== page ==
Supporting Evidence from Single Unit Experiments for the Cochlea as an Addressed Delay Line

Abstract

WE have already outlined the principles of a theory of cochlear organization1, 2 whereby acoustic signal components in the low and mid frequency range—-that is to say, frequencies for which good or moderate phase locking of unit response is possible—are detected by the cochlea using an approximate cross-correlation mechanism which operates on the time varying signal displayed along the basilar membrane, the latter acting as an acoustic exponential delay line. The running correlations are performed using fixed patterns of control fibres addressed to the outer hair cells, the pattern of addressing for each control fibre group corresponding to an instantaneous wave pattern for a specific frequency defined by the location of the fibre system along the length of the membrane. The fibres of each control system synapse with the afferent dendrites associated with a definite inner hair cell and act as a frequency sensitive gate, the inner hair cell of the assembly providing generator current related to signal amplitude.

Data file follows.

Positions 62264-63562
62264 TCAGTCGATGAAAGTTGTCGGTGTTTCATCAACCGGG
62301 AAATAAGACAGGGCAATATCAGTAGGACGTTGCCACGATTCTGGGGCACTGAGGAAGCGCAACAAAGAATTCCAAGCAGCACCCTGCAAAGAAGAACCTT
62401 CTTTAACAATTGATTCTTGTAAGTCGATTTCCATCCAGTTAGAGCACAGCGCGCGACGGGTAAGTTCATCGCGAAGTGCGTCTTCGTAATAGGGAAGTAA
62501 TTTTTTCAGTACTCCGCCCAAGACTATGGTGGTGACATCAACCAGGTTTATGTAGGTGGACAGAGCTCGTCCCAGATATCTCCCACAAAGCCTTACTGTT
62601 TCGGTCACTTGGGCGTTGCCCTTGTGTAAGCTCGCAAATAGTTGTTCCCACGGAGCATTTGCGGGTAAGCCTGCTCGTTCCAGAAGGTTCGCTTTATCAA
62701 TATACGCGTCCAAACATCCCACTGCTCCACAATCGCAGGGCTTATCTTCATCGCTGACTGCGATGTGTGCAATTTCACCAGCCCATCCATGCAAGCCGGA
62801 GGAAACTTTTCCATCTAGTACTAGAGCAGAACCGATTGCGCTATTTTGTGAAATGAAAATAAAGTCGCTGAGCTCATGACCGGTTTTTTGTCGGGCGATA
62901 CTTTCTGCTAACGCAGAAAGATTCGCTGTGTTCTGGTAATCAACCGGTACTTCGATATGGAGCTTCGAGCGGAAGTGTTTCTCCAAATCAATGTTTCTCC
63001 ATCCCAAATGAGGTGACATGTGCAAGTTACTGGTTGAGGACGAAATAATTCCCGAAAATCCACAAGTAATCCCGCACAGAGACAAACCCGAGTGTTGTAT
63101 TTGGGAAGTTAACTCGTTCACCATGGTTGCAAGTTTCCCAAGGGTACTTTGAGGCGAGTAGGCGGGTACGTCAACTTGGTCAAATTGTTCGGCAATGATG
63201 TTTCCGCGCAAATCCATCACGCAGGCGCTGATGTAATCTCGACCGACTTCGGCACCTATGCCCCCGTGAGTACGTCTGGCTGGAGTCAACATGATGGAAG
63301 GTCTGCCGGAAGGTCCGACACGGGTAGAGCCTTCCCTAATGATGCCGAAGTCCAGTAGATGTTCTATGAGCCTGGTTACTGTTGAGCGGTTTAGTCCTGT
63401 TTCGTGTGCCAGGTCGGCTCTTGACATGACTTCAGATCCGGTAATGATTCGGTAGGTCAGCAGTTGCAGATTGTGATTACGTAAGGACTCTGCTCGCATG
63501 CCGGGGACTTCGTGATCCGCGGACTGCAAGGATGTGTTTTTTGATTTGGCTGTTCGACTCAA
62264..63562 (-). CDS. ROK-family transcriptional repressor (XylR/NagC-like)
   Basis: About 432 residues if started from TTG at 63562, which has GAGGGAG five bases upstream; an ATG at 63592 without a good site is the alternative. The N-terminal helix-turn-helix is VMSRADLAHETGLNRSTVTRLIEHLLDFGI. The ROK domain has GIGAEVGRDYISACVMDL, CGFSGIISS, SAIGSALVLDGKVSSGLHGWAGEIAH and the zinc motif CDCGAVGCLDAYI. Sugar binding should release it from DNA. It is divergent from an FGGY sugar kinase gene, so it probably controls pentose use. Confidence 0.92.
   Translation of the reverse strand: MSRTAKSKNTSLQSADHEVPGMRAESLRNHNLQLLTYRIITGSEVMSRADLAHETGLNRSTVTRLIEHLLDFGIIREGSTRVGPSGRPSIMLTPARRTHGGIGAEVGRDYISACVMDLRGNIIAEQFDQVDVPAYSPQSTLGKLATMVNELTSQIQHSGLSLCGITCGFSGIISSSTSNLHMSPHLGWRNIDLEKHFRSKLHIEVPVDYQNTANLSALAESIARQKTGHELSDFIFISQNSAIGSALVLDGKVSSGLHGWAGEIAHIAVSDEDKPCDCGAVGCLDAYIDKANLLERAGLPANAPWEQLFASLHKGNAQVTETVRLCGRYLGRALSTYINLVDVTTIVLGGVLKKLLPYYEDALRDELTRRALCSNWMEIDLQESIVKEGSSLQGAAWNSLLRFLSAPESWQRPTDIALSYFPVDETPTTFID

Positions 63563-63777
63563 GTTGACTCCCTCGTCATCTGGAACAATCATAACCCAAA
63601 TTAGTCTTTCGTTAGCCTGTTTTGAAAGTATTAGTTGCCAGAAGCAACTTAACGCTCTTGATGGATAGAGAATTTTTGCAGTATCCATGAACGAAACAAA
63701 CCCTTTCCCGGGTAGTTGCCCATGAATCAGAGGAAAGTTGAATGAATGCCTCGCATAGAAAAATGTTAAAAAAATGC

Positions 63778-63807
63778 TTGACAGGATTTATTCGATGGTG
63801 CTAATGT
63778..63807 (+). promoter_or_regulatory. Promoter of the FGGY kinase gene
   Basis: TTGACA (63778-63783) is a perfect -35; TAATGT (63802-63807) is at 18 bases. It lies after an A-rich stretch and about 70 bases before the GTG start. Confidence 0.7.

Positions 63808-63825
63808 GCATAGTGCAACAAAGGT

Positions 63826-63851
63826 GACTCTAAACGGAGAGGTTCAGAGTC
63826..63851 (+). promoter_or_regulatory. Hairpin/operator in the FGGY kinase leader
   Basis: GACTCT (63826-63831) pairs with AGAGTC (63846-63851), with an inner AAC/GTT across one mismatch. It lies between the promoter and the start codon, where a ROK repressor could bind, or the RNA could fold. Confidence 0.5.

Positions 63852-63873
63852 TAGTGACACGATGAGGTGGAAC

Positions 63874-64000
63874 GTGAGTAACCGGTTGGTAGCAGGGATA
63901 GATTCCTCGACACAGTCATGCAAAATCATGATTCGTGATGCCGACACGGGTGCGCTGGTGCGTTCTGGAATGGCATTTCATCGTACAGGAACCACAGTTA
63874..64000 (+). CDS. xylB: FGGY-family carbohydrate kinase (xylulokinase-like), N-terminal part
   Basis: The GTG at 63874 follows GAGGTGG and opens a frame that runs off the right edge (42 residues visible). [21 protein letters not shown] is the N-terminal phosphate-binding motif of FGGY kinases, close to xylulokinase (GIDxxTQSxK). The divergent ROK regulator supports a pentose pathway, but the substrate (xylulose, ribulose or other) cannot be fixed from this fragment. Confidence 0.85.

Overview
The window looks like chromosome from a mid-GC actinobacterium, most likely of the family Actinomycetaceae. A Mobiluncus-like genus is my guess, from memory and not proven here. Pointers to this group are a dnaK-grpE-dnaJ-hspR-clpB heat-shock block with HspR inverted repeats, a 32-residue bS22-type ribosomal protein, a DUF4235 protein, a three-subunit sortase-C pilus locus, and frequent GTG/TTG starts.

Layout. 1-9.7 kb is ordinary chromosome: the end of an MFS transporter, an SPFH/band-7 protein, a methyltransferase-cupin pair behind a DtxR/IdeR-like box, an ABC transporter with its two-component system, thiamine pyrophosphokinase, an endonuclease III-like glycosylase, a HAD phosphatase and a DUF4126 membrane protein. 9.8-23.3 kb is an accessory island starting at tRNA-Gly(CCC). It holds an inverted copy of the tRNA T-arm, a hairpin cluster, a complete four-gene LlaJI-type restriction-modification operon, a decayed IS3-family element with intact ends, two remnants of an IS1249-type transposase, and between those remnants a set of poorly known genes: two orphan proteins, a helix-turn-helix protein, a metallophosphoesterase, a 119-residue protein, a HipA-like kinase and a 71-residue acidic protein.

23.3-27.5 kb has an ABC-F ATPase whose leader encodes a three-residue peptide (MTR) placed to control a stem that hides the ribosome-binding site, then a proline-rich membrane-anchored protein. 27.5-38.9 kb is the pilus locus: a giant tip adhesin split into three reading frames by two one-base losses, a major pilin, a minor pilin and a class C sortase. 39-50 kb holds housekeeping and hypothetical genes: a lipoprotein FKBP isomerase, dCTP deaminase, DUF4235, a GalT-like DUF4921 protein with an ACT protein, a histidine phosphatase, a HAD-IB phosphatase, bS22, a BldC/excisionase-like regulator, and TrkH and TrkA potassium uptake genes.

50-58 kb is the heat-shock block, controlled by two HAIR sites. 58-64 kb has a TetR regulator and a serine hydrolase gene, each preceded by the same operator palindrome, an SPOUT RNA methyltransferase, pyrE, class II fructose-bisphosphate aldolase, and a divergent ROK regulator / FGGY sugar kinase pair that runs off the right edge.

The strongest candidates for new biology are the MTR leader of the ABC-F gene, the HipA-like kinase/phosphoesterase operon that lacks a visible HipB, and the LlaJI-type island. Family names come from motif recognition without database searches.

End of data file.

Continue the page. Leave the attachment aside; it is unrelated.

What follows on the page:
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NIEDER, P., NIEDER, I. Supporting Evidence from Single Unit Experiments for the Cochlea as an Addressed Delay Line. Nature New Biology 236, 123–125 (1972). https://doi.org/10.1038/newbio236123a0

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